Not long after our family celebrated my daughter’s first birthday in April 2010, did my one and only symptom appear. I began to notice, sporadically and infrequently, some blood in my stool. I initially chalked it to an internal hemorrhoid, since I always heard that was one of the lovely gifts children give to their mothers. But near the end of the summer, I was seeing blood far more frequently and realized it was time to call the doctor.
I didn’t even have a family doctor. I’m never sick. I’ve never even had the flu! For about two weeks I rehearsed what I was going to say to the nurse to eloquently explain that there was blood in my poop. When I finally made the call, the nursed asked if I could come in immediately. That wasn’t the response I was expecting. How serious was this?
The family practice I visited had a rotating staff of residents. As luck would have it, the one that happened to see me that day was in his mid-thirties and pretty attractive. Now, I could talk about my kids’ poop for days, but the idea of discussing my poop was a different story. There were so many other less embarrassing things I wanted to talk about. I could feel my face get all red when I had to answer the question, “So, what brings you in today?”. We chatted about my bowels for quite some time and then discussed my family history (which is quite significant) of colon cancer. My doctor ordered a few blood tests and a colonoscopy.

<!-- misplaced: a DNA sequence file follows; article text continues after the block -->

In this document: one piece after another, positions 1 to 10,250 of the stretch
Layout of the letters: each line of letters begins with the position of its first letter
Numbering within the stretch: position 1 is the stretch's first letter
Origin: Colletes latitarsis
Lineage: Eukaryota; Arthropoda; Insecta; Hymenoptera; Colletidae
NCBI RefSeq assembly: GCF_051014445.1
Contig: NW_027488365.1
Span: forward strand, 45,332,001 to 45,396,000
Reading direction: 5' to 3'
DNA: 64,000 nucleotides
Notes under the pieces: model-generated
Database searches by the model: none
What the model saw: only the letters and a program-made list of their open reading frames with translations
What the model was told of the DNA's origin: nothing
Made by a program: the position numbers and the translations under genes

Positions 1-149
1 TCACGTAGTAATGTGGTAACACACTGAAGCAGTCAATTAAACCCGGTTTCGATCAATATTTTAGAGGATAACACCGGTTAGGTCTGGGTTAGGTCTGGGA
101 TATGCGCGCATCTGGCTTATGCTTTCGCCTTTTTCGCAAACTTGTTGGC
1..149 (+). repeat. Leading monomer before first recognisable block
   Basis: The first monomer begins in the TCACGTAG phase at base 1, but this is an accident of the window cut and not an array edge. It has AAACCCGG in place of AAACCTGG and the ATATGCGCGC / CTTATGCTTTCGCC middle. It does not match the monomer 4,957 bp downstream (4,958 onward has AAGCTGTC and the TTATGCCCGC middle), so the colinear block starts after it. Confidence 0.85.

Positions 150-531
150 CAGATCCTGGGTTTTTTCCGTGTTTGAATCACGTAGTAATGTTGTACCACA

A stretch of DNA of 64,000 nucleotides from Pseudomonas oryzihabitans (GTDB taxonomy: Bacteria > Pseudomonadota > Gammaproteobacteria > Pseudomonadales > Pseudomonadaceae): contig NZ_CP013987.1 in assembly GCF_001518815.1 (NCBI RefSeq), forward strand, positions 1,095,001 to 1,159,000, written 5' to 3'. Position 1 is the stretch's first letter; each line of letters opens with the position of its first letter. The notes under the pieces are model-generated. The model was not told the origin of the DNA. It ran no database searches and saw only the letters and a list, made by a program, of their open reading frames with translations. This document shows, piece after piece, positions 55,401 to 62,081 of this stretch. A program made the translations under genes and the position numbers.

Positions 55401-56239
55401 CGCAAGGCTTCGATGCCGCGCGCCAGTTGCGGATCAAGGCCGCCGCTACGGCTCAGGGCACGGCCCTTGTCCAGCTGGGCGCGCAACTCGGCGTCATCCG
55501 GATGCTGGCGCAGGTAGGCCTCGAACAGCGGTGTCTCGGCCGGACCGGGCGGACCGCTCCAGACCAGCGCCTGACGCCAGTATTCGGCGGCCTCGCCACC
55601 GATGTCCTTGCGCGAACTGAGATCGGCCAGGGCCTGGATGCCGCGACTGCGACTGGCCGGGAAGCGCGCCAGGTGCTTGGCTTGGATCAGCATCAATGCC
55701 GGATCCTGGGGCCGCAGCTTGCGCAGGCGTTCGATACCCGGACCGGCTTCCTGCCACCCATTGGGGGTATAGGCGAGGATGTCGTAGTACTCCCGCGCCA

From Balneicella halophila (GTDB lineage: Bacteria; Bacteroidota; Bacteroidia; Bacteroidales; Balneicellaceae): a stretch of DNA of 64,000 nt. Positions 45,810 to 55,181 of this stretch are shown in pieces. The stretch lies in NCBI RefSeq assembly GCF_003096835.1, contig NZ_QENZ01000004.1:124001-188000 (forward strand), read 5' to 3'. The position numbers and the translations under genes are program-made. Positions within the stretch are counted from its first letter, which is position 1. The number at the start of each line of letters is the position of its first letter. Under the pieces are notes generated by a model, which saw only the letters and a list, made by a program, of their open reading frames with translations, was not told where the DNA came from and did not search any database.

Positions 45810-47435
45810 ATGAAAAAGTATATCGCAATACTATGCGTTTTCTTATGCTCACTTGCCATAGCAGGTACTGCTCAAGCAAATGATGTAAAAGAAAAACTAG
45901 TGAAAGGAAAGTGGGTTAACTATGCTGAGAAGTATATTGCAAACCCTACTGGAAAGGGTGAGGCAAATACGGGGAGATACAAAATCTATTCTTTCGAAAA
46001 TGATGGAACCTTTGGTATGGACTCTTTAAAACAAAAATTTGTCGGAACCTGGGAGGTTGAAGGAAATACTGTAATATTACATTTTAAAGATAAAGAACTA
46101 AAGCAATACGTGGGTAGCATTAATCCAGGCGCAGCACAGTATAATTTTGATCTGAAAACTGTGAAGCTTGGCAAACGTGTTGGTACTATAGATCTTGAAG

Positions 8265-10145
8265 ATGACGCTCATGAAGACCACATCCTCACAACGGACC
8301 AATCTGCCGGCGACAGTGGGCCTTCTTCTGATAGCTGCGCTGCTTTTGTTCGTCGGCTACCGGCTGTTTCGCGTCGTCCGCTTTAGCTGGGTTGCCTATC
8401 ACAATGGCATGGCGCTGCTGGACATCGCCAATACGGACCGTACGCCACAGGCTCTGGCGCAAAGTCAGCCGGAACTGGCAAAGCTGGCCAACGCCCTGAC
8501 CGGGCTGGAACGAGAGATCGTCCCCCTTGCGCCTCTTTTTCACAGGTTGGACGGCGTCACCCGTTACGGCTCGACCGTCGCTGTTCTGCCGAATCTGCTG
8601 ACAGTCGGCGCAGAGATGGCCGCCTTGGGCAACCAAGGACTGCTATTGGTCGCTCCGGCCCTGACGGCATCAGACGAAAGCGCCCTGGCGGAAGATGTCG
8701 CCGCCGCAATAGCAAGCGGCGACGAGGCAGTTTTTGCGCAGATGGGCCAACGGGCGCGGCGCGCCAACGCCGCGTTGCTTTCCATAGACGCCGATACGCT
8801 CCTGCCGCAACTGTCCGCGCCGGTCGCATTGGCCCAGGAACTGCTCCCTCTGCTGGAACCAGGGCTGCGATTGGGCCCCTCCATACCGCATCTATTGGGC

Fast forward a few more weeks and my symptoms became a daily occurrence. I met with my surgeon and scheduled the colonoscopy for December 1, 2010. I was actually looking forward to it! Too many internet searches had me stressed. Based on my symptoms and relatively recent childbirth, my doctor and I were both hoping for a hemorrhoid. Boy, were we wrong!
I wake up in the recovery room and see my surgeon sitting next to me. I think her exact words were, “We found a mass blocking about 50% of your colon. We’re going to admit you.” There are two crystal clear moments in the 10 days following my colonoscopy – hearing the words, “You have a mass” and “This isn’t going to kill you, and as much as you love your husband you don’t want him raising those kids alone.” Oddly, during those first few days I never heard the words – “You have cancer”. I actually had to ask my husband if I had cancer.
The day after my colonoscopy I immediately had a colon resection. I think I was still in a state of shock, because part of me was thinking I would be home in two days tops. I had no idea (even though my surgeon and physician assistant discussed in detail the procedure) how serious an open abdominal surgery would be. Luckily, I sailed through the surgery and recovery without complication. I was also happy to have a week-long stay in the hospital to get my head in the game. This was a big deal.
I received my official diagnosis as Stage IIIB Colorectal Cancer a few days after being home. I was shocked. Stage III? Wow. I was really hoping for something with less stages. Nonetheless, it was Christmastime and we needed a Christmas tree. I needed a happy moment in the midst of my personal devastation. Straight from my appointment, my mom, my kids, and I picked up a tree and had it strapped to the car. Here’s the silver lining – I got to enjoy 6 whole weeks off of work to enjoy with my kids. Having a 1 and 4-year-old helps you keep things in perspective.